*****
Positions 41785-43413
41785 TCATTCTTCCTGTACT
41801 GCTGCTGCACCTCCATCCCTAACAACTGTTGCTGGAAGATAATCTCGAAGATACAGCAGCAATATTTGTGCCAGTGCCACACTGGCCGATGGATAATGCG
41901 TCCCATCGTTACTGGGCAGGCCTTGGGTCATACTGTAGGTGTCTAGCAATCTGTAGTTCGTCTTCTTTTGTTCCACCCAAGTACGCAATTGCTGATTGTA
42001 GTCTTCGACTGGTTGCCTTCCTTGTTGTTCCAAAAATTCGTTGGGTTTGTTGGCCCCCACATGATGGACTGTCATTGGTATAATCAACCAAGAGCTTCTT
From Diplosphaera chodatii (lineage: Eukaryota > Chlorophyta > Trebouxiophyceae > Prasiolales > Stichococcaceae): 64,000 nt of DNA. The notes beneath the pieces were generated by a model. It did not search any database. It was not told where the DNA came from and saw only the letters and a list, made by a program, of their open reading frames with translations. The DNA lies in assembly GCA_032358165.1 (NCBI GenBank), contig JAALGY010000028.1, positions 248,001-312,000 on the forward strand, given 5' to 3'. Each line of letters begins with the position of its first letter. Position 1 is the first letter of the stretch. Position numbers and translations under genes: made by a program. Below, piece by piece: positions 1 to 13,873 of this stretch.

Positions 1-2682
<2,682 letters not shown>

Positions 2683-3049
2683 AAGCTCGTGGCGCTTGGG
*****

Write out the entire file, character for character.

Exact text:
Positions 41785-43413
41785 TCATTCTTCCTGTACT
41801 GCTGCTGCACCTCCATCCCTAACAACTGTTGCTGGAAGATAATCTCGAAGATACAGCAGCAATATTTGTGCCAGTGCCACACTGGCCGATGGATAATGCG
41901 TCCCATCGTTACTGGGCAGGCCTTGGGTCATACTGTAGGTGTCTAGCAATCTGTAGTTCGTCTTCTTTTGTTCCACCCAAGTACGCAATTGCTGATTGTA
42001 GTCTTCGACTGGTTGCCTTCCTTGTTGTTCCAAAAATTCGTTGGGTTTGTTGGCCCCCACATGATGGACTGTCATTGGTATAATCAACCAAGAGCTTCTT
From Diplosphaera chodatii (lineage: Eukaryota > Chlorophyta > Trebouxiophyceae > Prasiolales > Stichococcaceae): 64,000 nt of DNA. The notes beneath the pieces were generated by a model. It did not search any database. It was not told where the DNA came from and saw only the letters and a list, made by a program, of their open reading frames with translations. The DNA lies in assembly GCA_032358165.1 (NCBI GenBank), contig JAALGY010000028.1, positions 248,001-312,000 on the forward strand, given 5' to 3'. Each line of letters begins with the position of its first letter. Position 1 is the first letter of the stretch. Position numbers and translations under genes: made by a program. Below, piece by piece: positions 1 to 13,873 of this stretch.

Positions 1-2682
<2,682 letters not shown>

Positions 2683-3049
2683 AAGCTCGTGGCGCTTGGG